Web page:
German Rye Bread Recipe

If you follow me on Twitter (and if you don’t, you really should), you already know that yesterday was Bread-Baking Day.

I started baking my own bread about 3 years ago, when a two-fold realization struck me whap upside the noggin:

1. If I wanted to find good, dense, whole grain, healthy bread (read: not pasty-white-Wonderbread-ish-white-flour smooshiness), I was going to have to buy it at some kind of special bakery or something.

2. Buying bread at some kind of special bakery or something is expensive.

Thus: Woman, get thee to thy kitchen and start thee thy baking!

I’m not sure where I discovered the following recipe, so my apologies to the original baker for not attributing it here. But the fabulous and heart-warming Jennifer Bones (@JennyBBones) was so enthused about the breadal yumminess I posted on Twitter yesterday, I emailed her the recipe just a short while ago. And since I’d already typed it up, I thought ’twas a lovely opportunity to share it here, as well!

So, without further ado or adon’t, I give you:

German Rye Bread


1 1/2 tsp active dry yeast
2 cups warm water (110-115ºF)
2 cups whole wheat or rye flour (I use rye.)

6 tbsp sugar
3 tbsp sesame seeds (I will often add an additional 3 tbsp sunflower seeds or poppy seeds or nuts or all of the preceeding.)
2 tsp salt
5 cups whole wheat flour
2 cups warm water (110-115ºF)

1 egg


In a 4-quart (or 4-liter) bowl, dissolve yeast in 2 cups warm water. Whisk in 2 cups rye/wheat flour until smooth. Cover loosely with clean dishcloth and let stand in warm place for 4 hours or until dough falls about 1 inch and surface bubble activity lessens. (I pretty much go the 4 hours and call it done.) ; )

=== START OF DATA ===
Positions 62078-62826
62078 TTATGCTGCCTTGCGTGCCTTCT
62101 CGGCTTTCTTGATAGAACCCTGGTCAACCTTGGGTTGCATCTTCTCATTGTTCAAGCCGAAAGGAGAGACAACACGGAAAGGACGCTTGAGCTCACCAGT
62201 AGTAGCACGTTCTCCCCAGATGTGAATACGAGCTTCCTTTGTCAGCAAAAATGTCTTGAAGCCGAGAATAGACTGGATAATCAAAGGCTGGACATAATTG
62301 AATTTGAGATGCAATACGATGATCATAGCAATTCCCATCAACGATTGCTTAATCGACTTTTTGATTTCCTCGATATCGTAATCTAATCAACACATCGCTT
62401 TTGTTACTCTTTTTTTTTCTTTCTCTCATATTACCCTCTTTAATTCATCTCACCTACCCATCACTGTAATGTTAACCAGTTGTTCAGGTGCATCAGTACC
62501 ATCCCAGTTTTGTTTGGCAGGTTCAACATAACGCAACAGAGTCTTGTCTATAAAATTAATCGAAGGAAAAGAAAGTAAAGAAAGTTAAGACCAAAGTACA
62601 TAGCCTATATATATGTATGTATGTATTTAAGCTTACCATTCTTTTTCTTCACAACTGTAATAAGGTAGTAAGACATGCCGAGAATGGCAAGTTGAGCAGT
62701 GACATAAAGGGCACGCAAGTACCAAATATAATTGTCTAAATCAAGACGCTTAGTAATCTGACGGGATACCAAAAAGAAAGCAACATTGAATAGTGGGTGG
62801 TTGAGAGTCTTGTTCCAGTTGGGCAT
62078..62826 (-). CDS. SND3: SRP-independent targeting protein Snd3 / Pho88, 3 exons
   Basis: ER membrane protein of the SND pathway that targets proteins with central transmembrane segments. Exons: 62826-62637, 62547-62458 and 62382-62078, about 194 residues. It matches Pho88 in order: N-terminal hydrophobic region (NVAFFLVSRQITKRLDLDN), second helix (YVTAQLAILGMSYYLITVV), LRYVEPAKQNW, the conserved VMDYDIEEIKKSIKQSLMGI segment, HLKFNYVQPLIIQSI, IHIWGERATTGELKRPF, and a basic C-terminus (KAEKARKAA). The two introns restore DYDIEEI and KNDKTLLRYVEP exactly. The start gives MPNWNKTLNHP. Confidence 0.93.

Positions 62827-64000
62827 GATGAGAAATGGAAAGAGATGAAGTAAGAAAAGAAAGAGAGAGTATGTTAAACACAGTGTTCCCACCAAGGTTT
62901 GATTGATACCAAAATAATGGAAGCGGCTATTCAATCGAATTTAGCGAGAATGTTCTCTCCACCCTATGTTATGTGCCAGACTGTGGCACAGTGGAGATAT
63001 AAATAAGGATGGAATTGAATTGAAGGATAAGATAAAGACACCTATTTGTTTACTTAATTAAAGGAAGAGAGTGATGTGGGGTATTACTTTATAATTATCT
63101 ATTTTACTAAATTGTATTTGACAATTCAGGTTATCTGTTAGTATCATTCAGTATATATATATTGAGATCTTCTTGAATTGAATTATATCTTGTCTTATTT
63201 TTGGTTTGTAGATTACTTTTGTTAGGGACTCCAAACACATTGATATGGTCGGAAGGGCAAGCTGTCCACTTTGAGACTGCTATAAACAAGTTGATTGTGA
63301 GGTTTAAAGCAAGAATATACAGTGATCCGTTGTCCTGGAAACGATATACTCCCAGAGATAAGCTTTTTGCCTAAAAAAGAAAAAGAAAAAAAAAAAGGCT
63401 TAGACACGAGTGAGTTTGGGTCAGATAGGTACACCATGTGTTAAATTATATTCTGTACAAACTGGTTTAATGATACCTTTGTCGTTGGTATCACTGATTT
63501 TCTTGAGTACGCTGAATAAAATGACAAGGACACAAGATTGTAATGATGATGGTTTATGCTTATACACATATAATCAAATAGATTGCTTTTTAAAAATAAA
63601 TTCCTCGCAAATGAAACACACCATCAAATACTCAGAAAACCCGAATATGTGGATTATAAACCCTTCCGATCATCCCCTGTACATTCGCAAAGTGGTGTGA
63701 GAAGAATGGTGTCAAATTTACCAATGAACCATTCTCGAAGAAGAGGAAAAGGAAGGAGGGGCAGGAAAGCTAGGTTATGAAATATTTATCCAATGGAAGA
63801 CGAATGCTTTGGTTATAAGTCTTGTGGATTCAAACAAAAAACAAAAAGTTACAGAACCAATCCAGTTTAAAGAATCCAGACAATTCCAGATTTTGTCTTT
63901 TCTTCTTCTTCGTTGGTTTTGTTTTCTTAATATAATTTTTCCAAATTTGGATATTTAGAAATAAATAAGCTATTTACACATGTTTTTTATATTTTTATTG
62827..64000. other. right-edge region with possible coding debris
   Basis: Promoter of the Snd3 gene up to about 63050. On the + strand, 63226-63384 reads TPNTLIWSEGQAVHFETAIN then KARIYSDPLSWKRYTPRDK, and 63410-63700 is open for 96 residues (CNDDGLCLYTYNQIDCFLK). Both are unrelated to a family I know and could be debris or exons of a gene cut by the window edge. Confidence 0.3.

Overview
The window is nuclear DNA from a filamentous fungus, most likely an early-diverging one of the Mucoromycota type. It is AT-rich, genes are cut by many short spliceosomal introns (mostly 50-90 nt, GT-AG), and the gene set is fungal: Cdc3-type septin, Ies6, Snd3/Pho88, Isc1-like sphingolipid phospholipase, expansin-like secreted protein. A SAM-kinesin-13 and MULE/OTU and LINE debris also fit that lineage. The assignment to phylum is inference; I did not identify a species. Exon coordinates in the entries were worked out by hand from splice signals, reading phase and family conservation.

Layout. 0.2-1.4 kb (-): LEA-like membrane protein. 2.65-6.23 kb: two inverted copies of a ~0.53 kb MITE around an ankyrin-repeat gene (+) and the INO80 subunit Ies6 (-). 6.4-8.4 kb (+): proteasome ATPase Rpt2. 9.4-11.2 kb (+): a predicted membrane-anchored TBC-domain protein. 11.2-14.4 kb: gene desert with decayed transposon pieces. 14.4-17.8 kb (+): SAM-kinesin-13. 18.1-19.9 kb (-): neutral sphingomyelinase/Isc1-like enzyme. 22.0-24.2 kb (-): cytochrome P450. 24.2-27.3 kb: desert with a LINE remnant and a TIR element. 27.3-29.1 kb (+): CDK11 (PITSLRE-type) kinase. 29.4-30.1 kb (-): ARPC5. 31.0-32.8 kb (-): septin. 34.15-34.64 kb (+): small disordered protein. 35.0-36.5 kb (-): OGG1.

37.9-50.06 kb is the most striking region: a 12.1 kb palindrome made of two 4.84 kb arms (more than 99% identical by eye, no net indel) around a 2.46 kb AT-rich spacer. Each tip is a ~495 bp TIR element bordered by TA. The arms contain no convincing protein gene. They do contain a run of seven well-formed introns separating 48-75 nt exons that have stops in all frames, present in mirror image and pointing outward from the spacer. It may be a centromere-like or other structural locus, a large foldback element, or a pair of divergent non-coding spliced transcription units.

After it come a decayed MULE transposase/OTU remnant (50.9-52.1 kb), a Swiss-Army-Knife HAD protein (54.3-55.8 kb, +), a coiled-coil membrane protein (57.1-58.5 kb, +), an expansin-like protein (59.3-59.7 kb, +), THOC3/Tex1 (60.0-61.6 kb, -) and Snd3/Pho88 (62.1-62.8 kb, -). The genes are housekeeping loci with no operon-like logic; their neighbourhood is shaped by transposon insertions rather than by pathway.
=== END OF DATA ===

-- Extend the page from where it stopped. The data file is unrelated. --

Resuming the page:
Stir sugar, seeds, salt, 5 cups flour, and 2 cups warm water into prepared dough. Mix well. Add flour as needed to form a firm dough. Knead on floured surface for about 8 minutes (–> smooth, elastic consistency). Cover and let rest 15 minutes.

Divide dough into 2 or 4 portions. Cover and let rest for 15 minutes. (I just divide it in half.)

Shape portions into loaves. Grease two baking sheets with extra virgin olive oil; sprinkle each with corn meal. Place loaves on sheets. Cover and let rise 40-45 minutes. (I use two medium-sized loaf pans.)

Preheat oven to 400ºF. Brush loaves with lightly beaten egg. Sprinkle each loaf with more seeds (I use poppy, sesame, or sunflower.) Bake for 30-35 minutes, rotating pans after 15 minutes or until browned. Cool on wire racks.

Store or refrigerate bread in airtight containers for 5-7 days or in airtight bags in freezer.

Makes spiffy sandwiches and tastes especially yummy warm with butter, cinnamon, and sweetness (I use Truvia.).